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Baruch Spinoza - Letter 12

Baruch Spinoza - Letter 12

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Baruch (or Benedict de) Spinoza - Letter 12 - B.d.S. to Lodewijk Meyer .. on the nature of the infinite. Translated by Edwin Curley (Collected Works of Spinoza Vol. I)
Baruch (or Benedict de) Spinoza - Letter 12 - B.d.S. to Lodewijk Meyer .. on the nature of the infinite. Translated by Edwin Curley (Collected Works of Spinoza Vol. I)

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Letter 12
B.d.S. to the very learned and expert Lodewijk Meyer, Doctor of Medicine and Philosophy
Translated from the Latin by Edwin Curley in The Collected Works of Spinoza Vol. I
[NS: On the Nature of the Infinite]
Special Friend,I have received your two letters, one dated 11 January [1663], delivered to me by our friend, N. N.,the other dated 26 March [1663], and sent to me from Leiden by some friend, I know not whom. Bothwere very welcome to me, especially when I learned from them that everything is quite well with youand that you often think of me. For your kindness to me and for the honor you have always been willingto do to me, I return, as I am bound to do, very hearty thanks. At the same time I ask you to believe that Iam in no less devoted to you, as I shall always try to show at every opportunity, as far as my slightabilities allow. To begin [showing my devotion], I shall take some pains to answer the questions you putto me in your letters. You ask me to tell you what I have discovered about the infinite, which I will mostgladly do.Everyone has always found the problem of the infinite as very difficult, indeed insoluble. This isbecause they have not distinguished between that which is infinite as a consequence of its own nature,
by the force of its definition, and that which has no bounds, not indeed by the force of its essence, butby the force of its cause. And also because they have not distinguishing between that which is calledinfinite because it has no limits and that whose parts we cannot explain or equate [NS: determine orexpress] with any number, though we know its maximum and its minimum [NS, LC:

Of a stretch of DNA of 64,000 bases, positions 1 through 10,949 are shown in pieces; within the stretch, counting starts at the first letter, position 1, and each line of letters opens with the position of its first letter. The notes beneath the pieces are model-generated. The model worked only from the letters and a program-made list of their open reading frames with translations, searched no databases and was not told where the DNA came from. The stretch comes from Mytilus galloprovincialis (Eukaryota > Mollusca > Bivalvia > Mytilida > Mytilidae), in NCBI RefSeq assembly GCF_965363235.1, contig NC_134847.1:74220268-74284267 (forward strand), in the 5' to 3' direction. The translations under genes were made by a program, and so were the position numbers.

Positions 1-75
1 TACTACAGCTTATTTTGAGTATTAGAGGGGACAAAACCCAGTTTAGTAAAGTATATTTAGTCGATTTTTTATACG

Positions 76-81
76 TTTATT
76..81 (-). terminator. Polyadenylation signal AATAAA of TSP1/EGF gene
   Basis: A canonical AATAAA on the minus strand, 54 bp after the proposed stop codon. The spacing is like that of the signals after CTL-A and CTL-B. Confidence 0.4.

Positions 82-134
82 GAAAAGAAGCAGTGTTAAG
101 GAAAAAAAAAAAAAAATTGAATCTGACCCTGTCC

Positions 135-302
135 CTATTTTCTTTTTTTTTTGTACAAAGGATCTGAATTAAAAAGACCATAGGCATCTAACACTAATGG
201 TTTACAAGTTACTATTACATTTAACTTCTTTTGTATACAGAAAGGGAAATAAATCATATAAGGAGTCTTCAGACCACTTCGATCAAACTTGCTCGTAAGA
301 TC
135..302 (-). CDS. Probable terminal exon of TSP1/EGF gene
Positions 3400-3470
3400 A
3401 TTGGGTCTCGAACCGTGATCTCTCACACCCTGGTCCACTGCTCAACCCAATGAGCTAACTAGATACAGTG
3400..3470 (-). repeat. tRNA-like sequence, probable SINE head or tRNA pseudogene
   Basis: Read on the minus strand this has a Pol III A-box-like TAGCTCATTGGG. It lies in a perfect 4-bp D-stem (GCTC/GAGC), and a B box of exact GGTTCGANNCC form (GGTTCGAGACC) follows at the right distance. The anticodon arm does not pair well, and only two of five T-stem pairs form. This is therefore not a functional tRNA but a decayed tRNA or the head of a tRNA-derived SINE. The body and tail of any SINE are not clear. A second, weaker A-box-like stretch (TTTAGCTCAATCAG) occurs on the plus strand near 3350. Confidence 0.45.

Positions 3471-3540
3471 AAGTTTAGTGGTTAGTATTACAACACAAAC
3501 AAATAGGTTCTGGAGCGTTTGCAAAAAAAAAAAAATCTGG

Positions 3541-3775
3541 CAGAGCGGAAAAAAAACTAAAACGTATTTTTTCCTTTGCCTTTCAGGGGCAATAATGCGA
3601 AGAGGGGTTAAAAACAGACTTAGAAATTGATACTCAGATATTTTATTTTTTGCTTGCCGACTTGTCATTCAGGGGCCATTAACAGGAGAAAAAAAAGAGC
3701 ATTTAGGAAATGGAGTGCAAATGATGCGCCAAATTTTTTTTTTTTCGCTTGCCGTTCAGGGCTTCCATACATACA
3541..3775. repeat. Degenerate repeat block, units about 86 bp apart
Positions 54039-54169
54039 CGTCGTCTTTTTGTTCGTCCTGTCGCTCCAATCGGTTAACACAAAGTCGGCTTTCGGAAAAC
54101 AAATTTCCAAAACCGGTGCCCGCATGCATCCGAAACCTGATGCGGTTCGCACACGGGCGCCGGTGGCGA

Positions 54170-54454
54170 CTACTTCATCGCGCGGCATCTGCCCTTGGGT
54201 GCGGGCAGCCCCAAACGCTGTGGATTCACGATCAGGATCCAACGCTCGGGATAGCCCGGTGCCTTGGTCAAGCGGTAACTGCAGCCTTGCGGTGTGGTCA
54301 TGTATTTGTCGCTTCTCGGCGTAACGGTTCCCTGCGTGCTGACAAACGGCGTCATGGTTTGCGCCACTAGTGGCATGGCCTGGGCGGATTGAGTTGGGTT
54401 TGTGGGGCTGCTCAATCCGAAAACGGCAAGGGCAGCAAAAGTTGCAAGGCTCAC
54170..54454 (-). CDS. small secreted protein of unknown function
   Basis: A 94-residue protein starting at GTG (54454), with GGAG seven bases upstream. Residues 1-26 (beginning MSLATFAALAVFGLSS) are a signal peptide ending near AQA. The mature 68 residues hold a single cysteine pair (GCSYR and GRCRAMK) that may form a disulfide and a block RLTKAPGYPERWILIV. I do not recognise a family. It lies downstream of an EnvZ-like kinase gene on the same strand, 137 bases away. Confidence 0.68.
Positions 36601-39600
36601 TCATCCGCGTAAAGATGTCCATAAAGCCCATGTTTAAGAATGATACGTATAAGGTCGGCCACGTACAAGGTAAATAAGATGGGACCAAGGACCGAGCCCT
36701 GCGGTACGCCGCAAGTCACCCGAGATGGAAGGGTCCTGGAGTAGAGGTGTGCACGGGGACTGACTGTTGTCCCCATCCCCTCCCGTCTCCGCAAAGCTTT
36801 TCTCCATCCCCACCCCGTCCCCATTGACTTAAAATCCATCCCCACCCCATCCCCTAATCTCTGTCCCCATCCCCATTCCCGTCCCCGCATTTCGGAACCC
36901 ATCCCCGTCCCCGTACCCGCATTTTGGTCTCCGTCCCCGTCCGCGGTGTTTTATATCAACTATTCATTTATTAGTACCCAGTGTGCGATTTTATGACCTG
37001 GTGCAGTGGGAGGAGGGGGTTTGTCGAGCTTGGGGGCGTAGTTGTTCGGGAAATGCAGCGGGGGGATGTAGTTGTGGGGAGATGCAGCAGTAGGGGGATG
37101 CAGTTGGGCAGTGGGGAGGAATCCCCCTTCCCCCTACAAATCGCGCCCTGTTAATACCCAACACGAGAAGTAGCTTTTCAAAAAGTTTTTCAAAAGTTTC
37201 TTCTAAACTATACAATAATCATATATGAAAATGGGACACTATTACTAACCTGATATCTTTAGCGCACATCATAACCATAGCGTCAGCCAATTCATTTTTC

it is determined].Finally, they have not distinguishing between what we can understand, but not imagine, and what wecan also imagine.If they had attended to these distinctions, I maintain that they would never have been overwhelmedby such a great crowd of difficulties. For then they would have understood clearly what kind of infinitecannot be divided into any parts,
cannot have any parts, and what kind of infinite can, on the otherhand, be divided into parts without contradiction. They would also have understood what kind of infinitecan be conceived to be greater than another infinite, without any contradiction[1], and what kind cannotbe so conceived. This will be clear from what I am about to say. But first let me briefly explain these four[concepts]: Substance, Mode, Eternity, and Duration.The points I want you to consider about substance are: (i) that existence pertains to its essence, i.e.,that from its essence and definition alone it follows that it exists (if my memory does not deceive me, Ihave previously demonstrated this to you in conversation, without the aid of any other propositions); (ii),which follows from (i), that substance is not one of many, but that there exists only one of the samenature; (iii), that every Substance can be understood only as infinite.I call the Affections of Substance Modes. Their definition, insofar as it is not the very definition of substance, cannot involve any existence. So even though they exist, we can conceive them as notexisting. From this it follows that when we attend only to the essence of Modes, and not to the order of the whole of Nature [LC: matter], we cannot infer from the fact that they exist now that they will or willnot exist later, or that they have or have not existed earlier. From this it is clear that we conceive theexistence of Substance to be entirely different from the existence of Modes.The difference between eternity and duration arises from this. For it is only of Modes that we canexplain the existence by Duration. But [we can explain the existence] of Substance by Eternity, i.e., theinfinite enjoyment of existing,
(in bad Latin) of being.From all this it is clear that when we attend only to the essence of Modes (as very often happens),and not to the order of Nature, we can determine as we please their existence and Duration, conceive itas greater or less, and divide it into parts — without thereby destroying in any way the concept we haveof them. But since we can conceive Eternity and Substance only as infinite, they can undergo none of these without our destroying at the same time the concept we have of them.Hence they talk utter nonsense, not to say madness, who hold that Extended Substance is puttogether of parts,